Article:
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OAKLAND — At least two BART police officers accused of contributing to the death of Oscar Grant on New Year's Day were simply trying to defend themselves against an unruly passenger, an attorney representing BART said in court filings Friday.

Responding to a $50 million wrongful death lawsuit filed against BART, attorneys for the transportation agency said that Officers Anthony Pirone and Marysol Domenici acted appropriately when they restrained Grant at the Fruitvale BART station.

BART also admits, in the filings, that Grant's death was a "tragic accident," but refuses to determine liability because all the facts of the case have not been presented.

Grant was killed by former BART police officer Johannes Mehserle, 27, during the early morning hours on New Years Day at the Fruitvale BART station. Mehserle, who is charged with murder in Grant's death, shot the 22-year-old as he lay prone on the platform with both hands behind his back.

Mehserle's criminal defense attorneys have argued in court filings that Mehserle intended to use his Taser on Grant but grabbed, and used, his handgun by mistake. They also said that Mehserle was responding to a violent Grant who had already attacked a fellow officer and was resisting arrest.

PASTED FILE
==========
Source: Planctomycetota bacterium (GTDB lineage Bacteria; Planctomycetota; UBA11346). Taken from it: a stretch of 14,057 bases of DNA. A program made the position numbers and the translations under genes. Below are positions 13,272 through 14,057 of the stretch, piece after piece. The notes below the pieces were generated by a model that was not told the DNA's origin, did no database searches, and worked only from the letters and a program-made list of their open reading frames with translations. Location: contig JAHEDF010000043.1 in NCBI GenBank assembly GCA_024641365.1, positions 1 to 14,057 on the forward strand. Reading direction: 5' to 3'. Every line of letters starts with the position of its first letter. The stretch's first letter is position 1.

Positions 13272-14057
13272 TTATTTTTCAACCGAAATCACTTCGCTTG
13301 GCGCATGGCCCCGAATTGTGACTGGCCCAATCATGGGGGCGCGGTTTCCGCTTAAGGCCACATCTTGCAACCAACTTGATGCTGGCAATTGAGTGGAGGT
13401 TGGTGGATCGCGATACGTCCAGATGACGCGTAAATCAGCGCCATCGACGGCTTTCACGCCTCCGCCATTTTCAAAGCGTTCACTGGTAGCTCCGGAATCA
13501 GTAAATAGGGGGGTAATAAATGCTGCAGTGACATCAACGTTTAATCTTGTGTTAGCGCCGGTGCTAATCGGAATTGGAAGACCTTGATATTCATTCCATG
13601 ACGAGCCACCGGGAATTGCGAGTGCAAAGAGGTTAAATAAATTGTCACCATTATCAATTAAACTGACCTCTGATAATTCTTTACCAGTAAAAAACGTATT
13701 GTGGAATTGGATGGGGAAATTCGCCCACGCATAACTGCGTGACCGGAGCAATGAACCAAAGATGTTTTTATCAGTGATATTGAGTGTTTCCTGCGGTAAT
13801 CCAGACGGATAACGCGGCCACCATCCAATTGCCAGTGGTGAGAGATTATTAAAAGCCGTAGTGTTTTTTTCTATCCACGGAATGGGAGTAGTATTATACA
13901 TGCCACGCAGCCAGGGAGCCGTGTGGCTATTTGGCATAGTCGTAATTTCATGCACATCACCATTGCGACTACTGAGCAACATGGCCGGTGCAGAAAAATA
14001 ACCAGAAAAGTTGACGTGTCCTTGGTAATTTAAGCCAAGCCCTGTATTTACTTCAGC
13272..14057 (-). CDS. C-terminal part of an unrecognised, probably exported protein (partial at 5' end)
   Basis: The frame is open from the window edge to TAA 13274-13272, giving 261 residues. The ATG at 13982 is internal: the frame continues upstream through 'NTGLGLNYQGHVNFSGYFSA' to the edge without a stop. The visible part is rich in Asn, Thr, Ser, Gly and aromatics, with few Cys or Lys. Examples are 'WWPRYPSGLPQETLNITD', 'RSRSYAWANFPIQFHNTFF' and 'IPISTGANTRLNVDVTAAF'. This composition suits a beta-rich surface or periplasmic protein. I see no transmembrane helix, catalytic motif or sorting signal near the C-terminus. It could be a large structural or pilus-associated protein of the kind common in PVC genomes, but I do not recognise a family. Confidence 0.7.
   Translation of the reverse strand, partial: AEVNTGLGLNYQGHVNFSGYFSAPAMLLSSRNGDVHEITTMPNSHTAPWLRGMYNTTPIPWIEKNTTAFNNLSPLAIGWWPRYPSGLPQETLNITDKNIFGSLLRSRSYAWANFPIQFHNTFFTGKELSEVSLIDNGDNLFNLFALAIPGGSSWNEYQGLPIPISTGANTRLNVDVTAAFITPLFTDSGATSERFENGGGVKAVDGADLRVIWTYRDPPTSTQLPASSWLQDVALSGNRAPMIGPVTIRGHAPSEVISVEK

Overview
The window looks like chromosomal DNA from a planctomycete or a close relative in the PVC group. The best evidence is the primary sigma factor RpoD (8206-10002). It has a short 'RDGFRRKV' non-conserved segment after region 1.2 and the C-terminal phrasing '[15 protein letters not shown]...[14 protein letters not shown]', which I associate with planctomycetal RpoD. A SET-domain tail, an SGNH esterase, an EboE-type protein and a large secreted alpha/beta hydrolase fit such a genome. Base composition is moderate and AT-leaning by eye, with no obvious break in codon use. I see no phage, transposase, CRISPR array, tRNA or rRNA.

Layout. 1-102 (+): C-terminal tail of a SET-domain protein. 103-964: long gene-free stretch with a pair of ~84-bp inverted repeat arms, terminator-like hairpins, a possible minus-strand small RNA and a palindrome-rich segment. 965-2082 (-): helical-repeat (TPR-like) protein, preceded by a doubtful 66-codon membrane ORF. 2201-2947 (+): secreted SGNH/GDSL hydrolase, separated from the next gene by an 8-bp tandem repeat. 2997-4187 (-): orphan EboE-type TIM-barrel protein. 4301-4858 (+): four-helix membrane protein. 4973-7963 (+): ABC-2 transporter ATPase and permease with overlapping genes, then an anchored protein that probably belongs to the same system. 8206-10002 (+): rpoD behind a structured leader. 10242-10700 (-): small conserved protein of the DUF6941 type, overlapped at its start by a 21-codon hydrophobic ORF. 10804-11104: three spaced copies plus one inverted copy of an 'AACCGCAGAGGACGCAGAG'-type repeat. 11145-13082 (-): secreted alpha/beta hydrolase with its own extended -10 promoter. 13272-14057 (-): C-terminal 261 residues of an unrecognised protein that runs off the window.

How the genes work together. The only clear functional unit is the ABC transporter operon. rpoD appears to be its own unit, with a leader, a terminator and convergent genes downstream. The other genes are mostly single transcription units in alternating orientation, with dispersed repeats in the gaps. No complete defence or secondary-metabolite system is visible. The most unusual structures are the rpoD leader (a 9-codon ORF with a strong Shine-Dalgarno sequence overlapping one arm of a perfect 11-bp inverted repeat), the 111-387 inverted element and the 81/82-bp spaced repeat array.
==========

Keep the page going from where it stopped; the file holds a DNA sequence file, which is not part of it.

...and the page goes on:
In the lawsuit response filed in U.S. District Court, BART also claims that the BART officers were acting in self-defense. Had they not responded with force against Grant, the former grocery store worker would have beaten them, the lawsuit states.


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"Oscar Grant willfully, wrongfully, unlawfully made an assault upon defendants and would have beaten, bruised and ill-treated them if defendants had not immediately defended themselves," the lawsuit states. "Defendants necessarily and unavoidably came in contact with decedent Oscar Grant and threatened him but no more than necessary for said defense."

BART does not take a position on Mehserle and instead wants to reach a settlement with the Grant family before the case goes to trial.

"The actions involving Mr. Mehserle and Mr. Grant resulted in a tragedy," said Dale Allen, the attorney representing BART. "It was a tragic shooting and at this time, I don't have any information whatsoever as to what Mr. Mehserle is going to say in his defense."

But others, including Alameda County District Attorney Tom Orloff, do not believe Mehserle had justification for shooting. Orloff filed the criminal charges against Mehserle, saying the former officer killed Grant with malice.

John Burris, who filed the $50 million lawsuit against BART on behalf of Grant's family, said he was not surprised by BART's response.

"It does not alter my thinking or assessment of the case. I have witnesses and a number of videos that support the position that Oscar Grant was wrongfully killed," Burris said. "No jury is going to find that (Grant) is responsible for this officer"... shooting him."

Reach Paul T. Rosynsky at prosynsky@bayareanewsgroup.com or 510-208-6455.